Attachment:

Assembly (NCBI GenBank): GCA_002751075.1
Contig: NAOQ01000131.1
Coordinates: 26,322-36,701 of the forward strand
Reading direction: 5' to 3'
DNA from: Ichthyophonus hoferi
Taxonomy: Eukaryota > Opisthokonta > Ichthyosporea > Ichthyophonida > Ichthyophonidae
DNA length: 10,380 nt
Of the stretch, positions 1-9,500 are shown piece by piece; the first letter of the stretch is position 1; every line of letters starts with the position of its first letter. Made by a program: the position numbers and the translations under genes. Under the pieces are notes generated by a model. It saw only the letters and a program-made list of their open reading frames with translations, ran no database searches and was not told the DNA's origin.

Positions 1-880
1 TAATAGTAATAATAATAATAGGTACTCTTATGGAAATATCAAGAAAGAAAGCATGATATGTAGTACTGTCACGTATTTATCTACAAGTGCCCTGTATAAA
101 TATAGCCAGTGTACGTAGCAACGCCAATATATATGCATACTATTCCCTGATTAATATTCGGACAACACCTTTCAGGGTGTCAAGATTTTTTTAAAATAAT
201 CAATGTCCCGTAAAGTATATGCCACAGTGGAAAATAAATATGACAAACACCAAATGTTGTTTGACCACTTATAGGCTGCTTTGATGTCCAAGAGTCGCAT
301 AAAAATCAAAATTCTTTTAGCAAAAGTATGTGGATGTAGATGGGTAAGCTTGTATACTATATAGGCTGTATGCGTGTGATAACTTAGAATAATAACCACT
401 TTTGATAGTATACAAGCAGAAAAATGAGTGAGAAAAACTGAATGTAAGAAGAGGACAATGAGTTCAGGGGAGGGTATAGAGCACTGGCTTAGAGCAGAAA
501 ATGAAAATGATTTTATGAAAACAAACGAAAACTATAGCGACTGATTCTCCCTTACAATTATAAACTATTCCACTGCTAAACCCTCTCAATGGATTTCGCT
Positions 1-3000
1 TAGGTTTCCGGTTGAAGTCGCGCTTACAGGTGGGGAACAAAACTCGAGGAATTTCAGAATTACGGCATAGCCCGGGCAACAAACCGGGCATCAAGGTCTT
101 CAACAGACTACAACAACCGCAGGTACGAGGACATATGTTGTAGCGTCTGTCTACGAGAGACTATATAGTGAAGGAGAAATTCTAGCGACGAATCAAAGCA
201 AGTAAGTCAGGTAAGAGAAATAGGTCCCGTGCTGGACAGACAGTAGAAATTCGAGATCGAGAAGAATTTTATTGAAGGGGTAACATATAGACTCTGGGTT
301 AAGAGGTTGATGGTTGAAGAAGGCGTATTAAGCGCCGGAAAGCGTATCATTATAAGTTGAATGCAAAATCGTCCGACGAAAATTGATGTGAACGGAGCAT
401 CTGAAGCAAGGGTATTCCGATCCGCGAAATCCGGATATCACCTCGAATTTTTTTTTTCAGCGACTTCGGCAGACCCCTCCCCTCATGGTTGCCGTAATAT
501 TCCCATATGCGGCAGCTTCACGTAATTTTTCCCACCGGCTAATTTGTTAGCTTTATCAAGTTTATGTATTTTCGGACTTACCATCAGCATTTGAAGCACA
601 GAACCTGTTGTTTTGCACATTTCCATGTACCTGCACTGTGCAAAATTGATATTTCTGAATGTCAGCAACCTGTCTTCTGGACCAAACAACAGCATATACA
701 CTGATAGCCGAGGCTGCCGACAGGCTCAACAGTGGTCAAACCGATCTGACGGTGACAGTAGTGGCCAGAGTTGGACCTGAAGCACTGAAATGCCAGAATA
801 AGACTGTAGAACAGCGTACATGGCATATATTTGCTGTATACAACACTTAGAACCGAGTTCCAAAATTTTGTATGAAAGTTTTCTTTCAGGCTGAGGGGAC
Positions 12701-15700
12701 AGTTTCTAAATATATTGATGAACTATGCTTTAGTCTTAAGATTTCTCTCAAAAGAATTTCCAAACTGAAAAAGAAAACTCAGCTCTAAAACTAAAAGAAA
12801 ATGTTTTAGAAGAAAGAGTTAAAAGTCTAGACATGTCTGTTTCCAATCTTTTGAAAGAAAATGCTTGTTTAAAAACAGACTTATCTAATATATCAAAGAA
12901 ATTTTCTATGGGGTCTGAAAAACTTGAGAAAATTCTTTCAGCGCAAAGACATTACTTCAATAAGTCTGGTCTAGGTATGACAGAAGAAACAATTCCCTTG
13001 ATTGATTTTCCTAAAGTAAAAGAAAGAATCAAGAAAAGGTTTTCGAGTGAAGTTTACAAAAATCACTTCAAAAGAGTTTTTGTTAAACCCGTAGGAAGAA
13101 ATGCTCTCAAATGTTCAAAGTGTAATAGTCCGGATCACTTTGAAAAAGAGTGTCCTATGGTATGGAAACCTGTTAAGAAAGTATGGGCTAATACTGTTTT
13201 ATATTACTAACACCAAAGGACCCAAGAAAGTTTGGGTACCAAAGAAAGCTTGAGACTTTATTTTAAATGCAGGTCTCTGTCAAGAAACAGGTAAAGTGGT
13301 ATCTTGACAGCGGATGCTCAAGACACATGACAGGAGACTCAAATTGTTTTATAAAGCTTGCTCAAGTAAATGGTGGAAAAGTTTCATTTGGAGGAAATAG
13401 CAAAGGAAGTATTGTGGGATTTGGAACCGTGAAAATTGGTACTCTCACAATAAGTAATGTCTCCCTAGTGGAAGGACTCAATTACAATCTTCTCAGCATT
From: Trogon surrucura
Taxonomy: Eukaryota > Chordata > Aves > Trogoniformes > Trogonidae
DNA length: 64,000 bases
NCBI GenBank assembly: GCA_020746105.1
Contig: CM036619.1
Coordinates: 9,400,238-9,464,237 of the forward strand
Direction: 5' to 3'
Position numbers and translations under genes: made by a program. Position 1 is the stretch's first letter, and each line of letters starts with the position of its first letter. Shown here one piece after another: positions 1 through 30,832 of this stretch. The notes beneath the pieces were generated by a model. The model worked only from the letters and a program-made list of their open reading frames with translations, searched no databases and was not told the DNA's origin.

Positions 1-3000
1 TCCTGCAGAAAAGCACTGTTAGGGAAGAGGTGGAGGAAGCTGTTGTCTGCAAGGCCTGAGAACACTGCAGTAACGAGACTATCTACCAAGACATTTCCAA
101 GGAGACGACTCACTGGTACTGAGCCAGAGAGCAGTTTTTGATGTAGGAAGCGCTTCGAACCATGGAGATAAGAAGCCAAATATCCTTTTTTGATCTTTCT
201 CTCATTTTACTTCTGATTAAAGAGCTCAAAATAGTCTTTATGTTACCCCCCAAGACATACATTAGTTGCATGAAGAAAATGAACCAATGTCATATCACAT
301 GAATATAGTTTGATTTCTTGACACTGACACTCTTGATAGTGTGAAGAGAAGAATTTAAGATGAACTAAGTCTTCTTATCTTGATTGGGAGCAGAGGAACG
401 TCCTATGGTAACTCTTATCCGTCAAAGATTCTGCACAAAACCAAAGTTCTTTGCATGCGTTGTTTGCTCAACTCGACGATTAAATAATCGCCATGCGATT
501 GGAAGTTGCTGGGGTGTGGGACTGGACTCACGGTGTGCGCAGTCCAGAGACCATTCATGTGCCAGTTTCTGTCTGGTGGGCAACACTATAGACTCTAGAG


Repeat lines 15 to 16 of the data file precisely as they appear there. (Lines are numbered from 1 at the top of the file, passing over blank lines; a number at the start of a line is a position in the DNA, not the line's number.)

501 ATGAAAATGATTTTATGAAAACAAACGAAAACTATAGCGACTGATTCTCCCTTACAATTATAAACTATTCCACTGCTAAACCCTCTCAATGGATTTCGCT
Positions 1-3000